Sometimes the best path to success is to learn how to avoid failure.
Netflix was able to keep serving its customers while its cloud hosting provider, Amazon Web Services (AWS), rebooted servers, because it had prepared for that happening.
"When we got the news about the emergency EC2 [Elastic Cloud Compute] reboots, our jaws dropped. When we got the list of how many Cassandra nodes would be affected, I felt ill," said Christos Kalantzis, Netflix engineering manager of cloud database engineering, in a Netflix blog post discussing the outage.
Amazon announced to EC2 customers on Sept. 25 that it would be updating its servers and that a small percentage would require a reboot, which could potentially disrupt customer services. AWS did not specify which of their virtual hosts would be rebooted or when. It was revealed later that AWS was fixing a vulnerability in the Xen hypervisor, which underpins EC2.
Netflix is one of Amazon's largest customers. And its 50 million customers expect to be able to stream TV shows, movies and other content at any time. If Netflix wasn't prepared to mitigate potential outages, the company -- and not Amazon -- would have a lot of angry customers.
But Netflix had architected its service to be resilient, so that if one Amazon data center went down, operations could be switched over to another with barely a noticeable bump to customers. It also looked for ways to minimize downtime that occurred when its services did need to be rebooted.
The company even went the extra mile and aggressively looked for ways to try to disrupt its own services through a set of tools called the Simian Army that are designed to periodically and randomly kill Netflix services. The thinking goes that any Netflix service should be resilient enough to keep running through an attack from one such tool. If it isn't, then the Netflix engineers redesign the service to make it more reliable.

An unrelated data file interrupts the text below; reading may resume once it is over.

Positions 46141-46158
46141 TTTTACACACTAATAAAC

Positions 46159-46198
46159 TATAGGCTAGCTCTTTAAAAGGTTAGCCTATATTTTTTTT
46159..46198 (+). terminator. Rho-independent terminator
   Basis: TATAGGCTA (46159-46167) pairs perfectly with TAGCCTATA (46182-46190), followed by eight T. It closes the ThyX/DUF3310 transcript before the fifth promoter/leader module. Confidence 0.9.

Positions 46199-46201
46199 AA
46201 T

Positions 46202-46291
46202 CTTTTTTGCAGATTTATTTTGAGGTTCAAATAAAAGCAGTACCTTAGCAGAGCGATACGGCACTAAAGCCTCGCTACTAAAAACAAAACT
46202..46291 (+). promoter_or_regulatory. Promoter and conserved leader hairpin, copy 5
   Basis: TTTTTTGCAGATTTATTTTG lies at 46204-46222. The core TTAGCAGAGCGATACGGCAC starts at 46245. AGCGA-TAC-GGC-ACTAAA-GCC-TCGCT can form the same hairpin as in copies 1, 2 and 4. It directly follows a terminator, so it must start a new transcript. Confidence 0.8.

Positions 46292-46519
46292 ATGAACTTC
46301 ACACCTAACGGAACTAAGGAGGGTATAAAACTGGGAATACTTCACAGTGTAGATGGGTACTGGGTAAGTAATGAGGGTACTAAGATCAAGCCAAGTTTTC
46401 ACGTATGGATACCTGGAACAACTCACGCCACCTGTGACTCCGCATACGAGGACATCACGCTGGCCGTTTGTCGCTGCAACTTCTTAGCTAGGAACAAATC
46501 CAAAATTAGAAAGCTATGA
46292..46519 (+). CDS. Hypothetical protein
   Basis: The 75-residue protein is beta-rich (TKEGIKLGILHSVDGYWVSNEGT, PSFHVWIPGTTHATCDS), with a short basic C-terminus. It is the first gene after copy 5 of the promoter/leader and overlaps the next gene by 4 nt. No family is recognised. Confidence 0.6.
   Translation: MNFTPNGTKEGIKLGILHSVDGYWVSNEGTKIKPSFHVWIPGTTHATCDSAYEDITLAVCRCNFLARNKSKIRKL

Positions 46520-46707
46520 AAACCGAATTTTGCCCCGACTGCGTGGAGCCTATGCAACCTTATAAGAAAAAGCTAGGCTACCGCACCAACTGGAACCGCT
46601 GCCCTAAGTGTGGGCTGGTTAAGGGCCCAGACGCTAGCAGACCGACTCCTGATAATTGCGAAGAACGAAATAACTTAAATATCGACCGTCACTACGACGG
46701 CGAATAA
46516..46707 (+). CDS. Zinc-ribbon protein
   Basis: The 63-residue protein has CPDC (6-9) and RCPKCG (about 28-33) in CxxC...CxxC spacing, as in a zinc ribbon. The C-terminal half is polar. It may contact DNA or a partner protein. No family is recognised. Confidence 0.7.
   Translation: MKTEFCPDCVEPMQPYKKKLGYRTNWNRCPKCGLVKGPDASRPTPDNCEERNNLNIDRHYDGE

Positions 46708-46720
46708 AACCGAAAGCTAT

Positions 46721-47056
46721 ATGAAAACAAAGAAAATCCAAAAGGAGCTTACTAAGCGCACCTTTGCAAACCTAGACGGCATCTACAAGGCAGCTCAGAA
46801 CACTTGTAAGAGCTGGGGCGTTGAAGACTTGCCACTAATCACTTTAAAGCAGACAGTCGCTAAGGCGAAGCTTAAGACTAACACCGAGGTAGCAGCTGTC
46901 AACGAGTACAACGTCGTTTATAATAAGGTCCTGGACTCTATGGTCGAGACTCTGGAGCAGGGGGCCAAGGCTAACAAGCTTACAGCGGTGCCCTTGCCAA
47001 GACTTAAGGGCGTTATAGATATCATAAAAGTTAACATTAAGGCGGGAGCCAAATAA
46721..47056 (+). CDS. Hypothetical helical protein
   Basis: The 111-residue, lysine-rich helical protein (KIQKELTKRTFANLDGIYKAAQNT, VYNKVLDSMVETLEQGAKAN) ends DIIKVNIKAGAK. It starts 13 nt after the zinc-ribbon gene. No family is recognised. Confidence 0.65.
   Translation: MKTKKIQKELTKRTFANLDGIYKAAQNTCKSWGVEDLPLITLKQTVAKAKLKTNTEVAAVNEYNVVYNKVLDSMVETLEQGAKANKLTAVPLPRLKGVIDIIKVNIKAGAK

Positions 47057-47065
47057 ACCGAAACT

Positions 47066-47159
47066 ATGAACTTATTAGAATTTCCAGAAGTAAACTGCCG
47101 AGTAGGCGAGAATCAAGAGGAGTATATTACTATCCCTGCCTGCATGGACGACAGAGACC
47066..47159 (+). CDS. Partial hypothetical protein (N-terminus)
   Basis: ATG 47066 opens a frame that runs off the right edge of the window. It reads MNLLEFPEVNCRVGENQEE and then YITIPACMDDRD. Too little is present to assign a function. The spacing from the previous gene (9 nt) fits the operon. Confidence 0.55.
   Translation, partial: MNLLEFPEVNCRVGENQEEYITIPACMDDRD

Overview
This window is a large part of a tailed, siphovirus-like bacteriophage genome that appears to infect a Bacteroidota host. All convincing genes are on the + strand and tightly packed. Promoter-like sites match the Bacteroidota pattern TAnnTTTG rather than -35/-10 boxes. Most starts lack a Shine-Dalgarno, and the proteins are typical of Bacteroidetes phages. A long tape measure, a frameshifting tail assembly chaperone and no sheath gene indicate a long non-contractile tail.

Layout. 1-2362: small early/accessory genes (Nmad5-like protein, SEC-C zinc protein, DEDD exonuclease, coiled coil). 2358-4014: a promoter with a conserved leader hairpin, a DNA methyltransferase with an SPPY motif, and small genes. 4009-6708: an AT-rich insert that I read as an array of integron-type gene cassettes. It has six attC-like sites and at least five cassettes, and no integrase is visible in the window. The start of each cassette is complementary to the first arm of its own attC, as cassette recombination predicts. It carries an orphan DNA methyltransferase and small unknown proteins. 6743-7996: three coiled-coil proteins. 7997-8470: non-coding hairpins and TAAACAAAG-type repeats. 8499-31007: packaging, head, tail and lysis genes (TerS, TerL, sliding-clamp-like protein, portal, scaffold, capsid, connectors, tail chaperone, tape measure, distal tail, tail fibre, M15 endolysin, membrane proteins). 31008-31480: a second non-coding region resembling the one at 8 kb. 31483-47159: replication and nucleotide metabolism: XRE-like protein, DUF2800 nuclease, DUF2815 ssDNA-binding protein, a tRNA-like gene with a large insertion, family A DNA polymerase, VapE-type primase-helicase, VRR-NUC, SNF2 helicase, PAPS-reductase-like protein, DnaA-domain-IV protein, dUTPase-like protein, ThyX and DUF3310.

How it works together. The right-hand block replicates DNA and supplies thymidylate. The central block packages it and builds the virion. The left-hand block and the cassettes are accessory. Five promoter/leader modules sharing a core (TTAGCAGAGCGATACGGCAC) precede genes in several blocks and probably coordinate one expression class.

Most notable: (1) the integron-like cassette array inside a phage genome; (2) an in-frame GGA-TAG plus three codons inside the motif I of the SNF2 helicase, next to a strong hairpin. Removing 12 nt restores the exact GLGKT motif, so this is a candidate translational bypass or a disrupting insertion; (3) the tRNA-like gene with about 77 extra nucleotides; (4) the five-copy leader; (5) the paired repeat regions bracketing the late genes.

Even with its systems hardened by abuse from Chaos Monkey and other Simian Army tools, the engineers were still worried about the AWS reboot.
In particular, concern centered around the 2,700 Cassandra databases that the company runs on AWS.
Databases, as the blog post pointed out, are "the pampered and spoiled princes of the application world." They are run on the best hardware, get lots of attention from database engineers and still can be fussy creatures.
Netflix deliberately chose to use the Cassandra database over more traditional choices such as Oracle's databases because, as a NoSQL database, Cassandra could be spread across multiple servers in such a way that if one of the nodes failed, the database could keep running. Over the past year, the company had been subjecting Cassandra to Chaos Monkey testing, with promising results.
The AWS reboot would be the first true test of Cassandra's reliability, however. The entire cloud database engineering team was on alert.
In the end, and thanks to Chaos Monkey testing, most all of the Cassandra nodes remained online. Of the 218 Cassandra nodes that were rebooted, only 22 did not return to a full operational state, and those were successfully restarted with minimal human intervention.
"Repeatedly and regularly exercising failure, even in the persistence layer, should be part of every company's resilience planning," the blog concluded. "If it wasn't for Cassandra's participation in Chaos Monkey, this story would have ended much differently."